Beyond Meat teams up with Dunkin’ Donuts. Chipotle says no thank you.
arrived at select Dunkin’ Donuts stores in Manhattan last week in the form of its breakfast sausage, but the alternative meat revolution has hit a downturn in casual dining. relative
Dunkin’ Marks seemed thrilled to board the Beyond train. “We are proud to partner with this industry leader to become the first American restaurant chain to offer a Beyond Breakfast Sausage option,” Dunkin’ CEO David Hoffman said in a press release.
Beyond Meat’s shares hit an all-time high of over $200 per share on the day the Dunkin’ Sausages debuted. The expansion of distribution is essential to maintain growth and the market multiple. Dunkin’ hopes to eventually roll out the sausage to its 20,920 franchise stores. Wall Street expects sales of Beyond to grow 60% from 2019 to 2020 and values the stock at 33 times estimated 2020 sales, implying Beyond Meat isn’t just for vegans looking for flavor authentic beef or pork. Environmentally conscious carnivores may also feel the need to embrace the alternative meat; It is estimated that 14% of greenhouse gas emissions come from livestock.
But brand positioning is complicated, and Beyond isn’t the meat of every chain. To take
Chipotle Mexican Grill
“Chipotle Food with Integrity Principles includes serving real, responsibly-sourced food, classically cooked, with wholesome ingredients without artificial colors, flavors or preservatives,” a spokeswoman emailed. . “At this time, these processed plant-based alternatives do not meet our strict standards.” Chipotle introduced vegan protein “sofritas” in 2014 and says vegetarian and vegan offerings accounted for 12% of all meals sold in 2018.
Beyond Meat reports July 29. Interest in the stock is high, which may mean fireworks. The shares rose nearly 40% the day after its first quarterly report in June. But in a revolution, you never know.
Eyes on the prize
Earnings season continued as investors obsessed over an interest rate cut from the Federal Reserve this week. Stocks did little before the S&P 500 index hit a new high on Wednesday, and the Nasdaq took off on Friday. Second-quarter gross domestic product slowed to 2.1%. For the week, the Dow Jones Industrialists rose 0.1% to 27,192.45; the S&P 500 rose 1.7% to 3,025.86; and the Nasdaq Composite jumped 2.3% to 8330.21.
Former Special Counsel Robert Mueller testified before the House Judiciary and Intelligence Committees on his report on Russian interference in the 2016 election. He offered few revelations, sticking closely to his report . He stressed that he had not exonerated President Donald Trump for obstruction, called the president’s behavior during the campaign “problematic” and warned that Russia was continuing its misinformation campaign.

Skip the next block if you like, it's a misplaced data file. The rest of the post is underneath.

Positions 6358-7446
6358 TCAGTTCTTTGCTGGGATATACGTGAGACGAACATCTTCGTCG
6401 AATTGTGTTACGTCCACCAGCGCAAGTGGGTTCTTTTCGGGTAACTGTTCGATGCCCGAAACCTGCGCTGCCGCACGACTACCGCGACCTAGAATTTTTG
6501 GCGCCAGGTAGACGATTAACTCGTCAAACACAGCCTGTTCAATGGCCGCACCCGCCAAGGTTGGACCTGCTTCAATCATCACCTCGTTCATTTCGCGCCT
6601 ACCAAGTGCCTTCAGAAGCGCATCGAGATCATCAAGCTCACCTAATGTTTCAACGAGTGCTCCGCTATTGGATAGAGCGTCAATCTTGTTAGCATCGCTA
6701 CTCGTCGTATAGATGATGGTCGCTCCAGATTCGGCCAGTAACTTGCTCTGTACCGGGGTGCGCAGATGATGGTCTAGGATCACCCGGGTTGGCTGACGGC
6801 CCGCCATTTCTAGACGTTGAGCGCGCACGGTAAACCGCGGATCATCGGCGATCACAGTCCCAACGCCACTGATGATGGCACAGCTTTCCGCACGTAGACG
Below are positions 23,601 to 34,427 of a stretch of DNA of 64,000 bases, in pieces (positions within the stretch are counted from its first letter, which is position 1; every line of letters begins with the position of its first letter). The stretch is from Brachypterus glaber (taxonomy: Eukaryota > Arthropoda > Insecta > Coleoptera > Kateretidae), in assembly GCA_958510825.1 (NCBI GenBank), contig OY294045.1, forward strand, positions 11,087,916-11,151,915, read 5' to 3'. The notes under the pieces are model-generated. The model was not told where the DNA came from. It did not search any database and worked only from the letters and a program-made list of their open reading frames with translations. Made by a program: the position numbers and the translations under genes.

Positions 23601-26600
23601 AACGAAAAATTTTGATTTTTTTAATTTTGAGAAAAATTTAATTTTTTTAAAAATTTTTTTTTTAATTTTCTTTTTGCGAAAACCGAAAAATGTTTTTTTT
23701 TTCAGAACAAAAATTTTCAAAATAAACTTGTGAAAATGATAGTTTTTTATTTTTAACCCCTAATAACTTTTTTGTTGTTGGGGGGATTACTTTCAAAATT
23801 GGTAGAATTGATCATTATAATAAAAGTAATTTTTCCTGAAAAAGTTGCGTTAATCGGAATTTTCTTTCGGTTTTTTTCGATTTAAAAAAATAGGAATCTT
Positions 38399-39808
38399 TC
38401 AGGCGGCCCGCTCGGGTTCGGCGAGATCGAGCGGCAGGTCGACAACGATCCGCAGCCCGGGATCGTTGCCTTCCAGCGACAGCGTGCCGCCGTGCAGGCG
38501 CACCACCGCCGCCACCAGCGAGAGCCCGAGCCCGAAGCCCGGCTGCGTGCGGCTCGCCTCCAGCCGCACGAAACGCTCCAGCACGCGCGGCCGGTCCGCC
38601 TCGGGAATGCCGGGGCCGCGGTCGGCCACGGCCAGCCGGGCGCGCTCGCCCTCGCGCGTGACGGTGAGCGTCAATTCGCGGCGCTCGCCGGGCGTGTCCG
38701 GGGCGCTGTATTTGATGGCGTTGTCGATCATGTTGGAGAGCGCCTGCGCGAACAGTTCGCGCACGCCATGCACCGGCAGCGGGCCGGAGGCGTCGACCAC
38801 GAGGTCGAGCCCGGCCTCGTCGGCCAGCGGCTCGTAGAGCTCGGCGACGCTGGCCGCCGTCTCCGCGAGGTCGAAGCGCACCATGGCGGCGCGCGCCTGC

Raising the debt ceiling
The House passed a two-year debt ceiling deal, providing $320 billion in new spending on top of the 2011 budget bill. The deal will take the budget off the table until after the 2020 election, although the deficits are getting worse. The House is on summer vacation; the Senate is expected to pass the bill this week.
The Department of Justice announced an antitrust review of Big Tech. In addition, the Federal Trade Commission has reached an agreement with
on privacy breaches. Facebook agreed to government oversight, improved compliance and a $5 billion fine. Facebook released its results soon after, with quarterly revenue up 28%. The stock has increased.
Britain’s Conservative Party elected Boris Johnson, the former mayor of London and foreign minister, party leader and prime minister, to replace Theresa May. Johnson has been pro-Brexit bombshell, arguing he will pull the UK out of the European Union “do or die” by October 31, without a deal if necessary. He soon began remodeling his cabinet with Eurosceptics. The EU refused to renegotiate the exit conditions.
Events: PR, Hong Kong
The protests forced the ousting of Puerto Rico Governor Ricardo Rosselló, who was shot by a scandal over his involvement in vulgar online chat messages. Meanwhile, protests have continued against the Hong Kong government, with marches and intermittent violence. Trump praised Chinese President Xi Jinping for his “very responsible” response even as China appeared to begin a more violent crackdown.
Apple and Intel discuss
Apple and Intel have announced a deal that involves the chipmaker selling its smartphone modem, both patents and personnel, to Apple.
Finally, a T-Mobile deal
The long-running Justice Department approval of the $26 billion T-Mobile US-Sprint merger has finally happened. The deal involves the sale of certain Sprint assets to
creation of a fourth wireless reader. A group of state attorneys general is suing to block the deal.
SoftBank has launched a new fund, Vision Fund 2, with $108 billion in commitments and the participation of
Apple and Foxconn.
–Robert Teitelman and Dan Lam
E-mail: [email protected]